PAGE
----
printBoard = printBoard + theBoard[i];

}

cout << printBoard << ” ” << whitesTurn << ” ” << Kcastle

<< ” ” << Qcastle << ” ” << kcastle << ” ” << qcastle

<< ” ” << moveSince << ” ” << turnCount << endl;

Not only did it work, but it seems to be rather helpful. Now, as I work on inserting positions via FEN and the startpos moves system that is defined in the UCI, it makes checking my work easy. Here is a screen shot of it in action:

print_picoEngine

Linux – keep it simple.

error: no matching function for call to ‘QAction::QAction(const char [5])’

qt_4_21

While working through section 4 of my Qt GUI creator course, I ran into an interesting error:

/home/alaskalinuxuser/Documents/qt_course/section_4_21_qmainwindow/mainwindow.cpp:19: error: no matching function for call to ‘QAction::QAction(const char [5])’
QAction * quitAction = new QAction(“Quit”);
^

What made the error interesting was that my code mirrored the instructors to a T:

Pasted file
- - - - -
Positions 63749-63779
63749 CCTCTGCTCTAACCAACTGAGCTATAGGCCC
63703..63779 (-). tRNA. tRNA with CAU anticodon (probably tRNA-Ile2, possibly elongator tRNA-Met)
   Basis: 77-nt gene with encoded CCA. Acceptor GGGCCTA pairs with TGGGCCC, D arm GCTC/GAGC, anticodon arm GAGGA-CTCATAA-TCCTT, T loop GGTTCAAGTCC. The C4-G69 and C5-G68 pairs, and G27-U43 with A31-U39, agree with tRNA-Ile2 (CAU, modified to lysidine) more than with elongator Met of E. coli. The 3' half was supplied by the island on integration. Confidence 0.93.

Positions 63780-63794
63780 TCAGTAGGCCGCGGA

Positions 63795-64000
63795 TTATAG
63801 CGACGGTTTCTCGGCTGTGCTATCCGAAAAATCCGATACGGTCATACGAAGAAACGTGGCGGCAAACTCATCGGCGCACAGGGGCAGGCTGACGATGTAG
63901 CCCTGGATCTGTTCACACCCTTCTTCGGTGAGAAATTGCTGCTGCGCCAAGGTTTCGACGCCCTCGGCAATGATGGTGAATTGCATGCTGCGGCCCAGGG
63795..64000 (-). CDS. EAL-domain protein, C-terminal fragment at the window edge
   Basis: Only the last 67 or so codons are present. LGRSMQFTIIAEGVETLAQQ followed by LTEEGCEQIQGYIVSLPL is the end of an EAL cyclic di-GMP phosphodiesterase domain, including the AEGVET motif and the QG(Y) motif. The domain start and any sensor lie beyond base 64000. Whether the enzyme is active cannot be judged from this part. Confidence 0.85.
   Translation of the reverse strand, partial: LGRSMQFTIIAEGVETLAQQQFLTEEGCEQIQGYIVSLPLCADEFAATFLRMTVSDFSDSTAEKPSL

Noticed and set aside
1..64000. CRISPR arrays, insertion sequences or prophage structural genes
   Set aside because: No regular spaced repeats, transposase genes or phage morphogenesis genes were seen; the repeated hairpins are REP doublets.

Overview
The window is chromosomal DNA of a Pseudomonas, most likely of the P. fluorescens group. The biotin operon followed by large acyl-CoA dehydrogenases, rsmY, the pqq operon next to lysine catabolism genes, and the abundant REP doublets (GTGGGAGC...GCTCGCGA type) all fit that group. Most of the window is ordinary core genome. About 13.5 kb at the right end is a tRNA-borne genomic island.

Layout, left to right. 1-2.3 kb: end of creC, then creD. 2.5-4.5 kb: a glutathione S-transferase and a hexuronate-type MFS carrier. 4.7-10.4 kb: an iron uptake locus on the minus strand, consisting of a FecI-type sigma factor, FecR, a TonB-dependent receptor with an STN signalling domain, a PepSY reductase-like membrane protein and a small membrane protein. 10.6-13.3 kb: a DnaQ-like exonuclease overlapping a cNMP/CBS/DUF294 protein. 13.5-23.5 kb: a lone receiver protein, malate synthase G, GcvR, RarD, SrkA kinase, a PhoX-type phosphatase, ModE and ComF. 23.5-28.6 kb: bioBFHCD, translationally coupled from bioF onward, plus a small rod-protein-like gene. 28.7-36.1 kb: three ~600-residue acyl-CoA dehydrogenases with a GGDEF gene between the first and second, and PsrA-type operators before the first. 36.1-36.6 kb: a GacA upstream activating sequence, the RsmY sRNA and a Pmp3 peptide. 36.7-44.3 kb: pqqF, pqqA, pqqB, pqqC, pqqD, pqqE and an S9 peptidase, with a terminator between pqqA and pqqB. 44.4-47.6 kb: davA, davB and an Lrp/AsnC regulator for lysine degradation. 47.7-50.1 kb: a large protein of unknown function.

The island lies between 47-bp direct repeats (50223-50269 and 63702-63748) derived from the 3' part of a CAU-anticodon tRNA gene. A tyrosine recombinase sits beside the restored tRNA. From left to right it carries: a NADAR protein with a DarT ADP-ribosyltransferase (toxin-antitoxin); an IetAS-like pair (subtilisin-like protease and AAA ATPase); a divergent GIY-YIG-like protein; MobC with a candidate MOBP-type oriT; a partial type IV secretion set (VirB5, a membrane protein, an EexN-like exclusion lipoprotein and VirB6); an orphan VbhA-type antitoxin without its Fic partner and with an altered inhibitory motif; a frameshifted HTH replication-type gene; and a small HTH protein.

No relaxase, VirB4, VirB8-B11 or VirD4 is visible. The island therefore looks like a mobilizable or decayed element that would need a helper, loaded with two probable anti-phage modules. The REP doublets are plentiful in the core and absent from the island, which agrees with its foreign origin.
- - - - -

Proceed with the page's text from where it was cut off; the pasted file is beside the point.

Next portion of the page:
// Now some QActions….
// Quiting
QAction * quitAction = new QAction(“Quit”);
// And connect it.
connect (quitAction,&QAction::triggered,[=](){
QApplication::quit();
});

However, after reading up a bit on it, I needed to add “this” to my QAction, like so:

// Now some QActions….
// Quiting
QAction * quitAction = new QAction(“Quit”, this);
// And connect it.
connect (quitAction,&QAction::triggered,[=](){
QApplication::quit();
});

Once I did that, it was smooth sailing. I don’t know for sure, it may be because the instructor was using Windows with MinGW and I am using Linux with GCC, or if it is a Qt version difference. Either way, if you run into this error, here’s the quick fix!

Linux – keep it simple.

BLOX2: Voltage Control for the Little Cores!

littlecores

Another update to the BLOX2 (BLU Life One X2) kernel, I just extended the voltage control from the big cores to the little cores as well! You can check out the commit on GitLab, but essentially we saw that the “bc” in the code stood for “big cores” and we made a duplicate of the code, labeled “lc” for “little cores”. It’s all part of my video series for modifying 64 bit kernels, which you can check out on my YouTube channel: https://www.youtube.com/channel/UCnGqG_jyyXmTzdamBpKfeHA

Linux – keep it simple.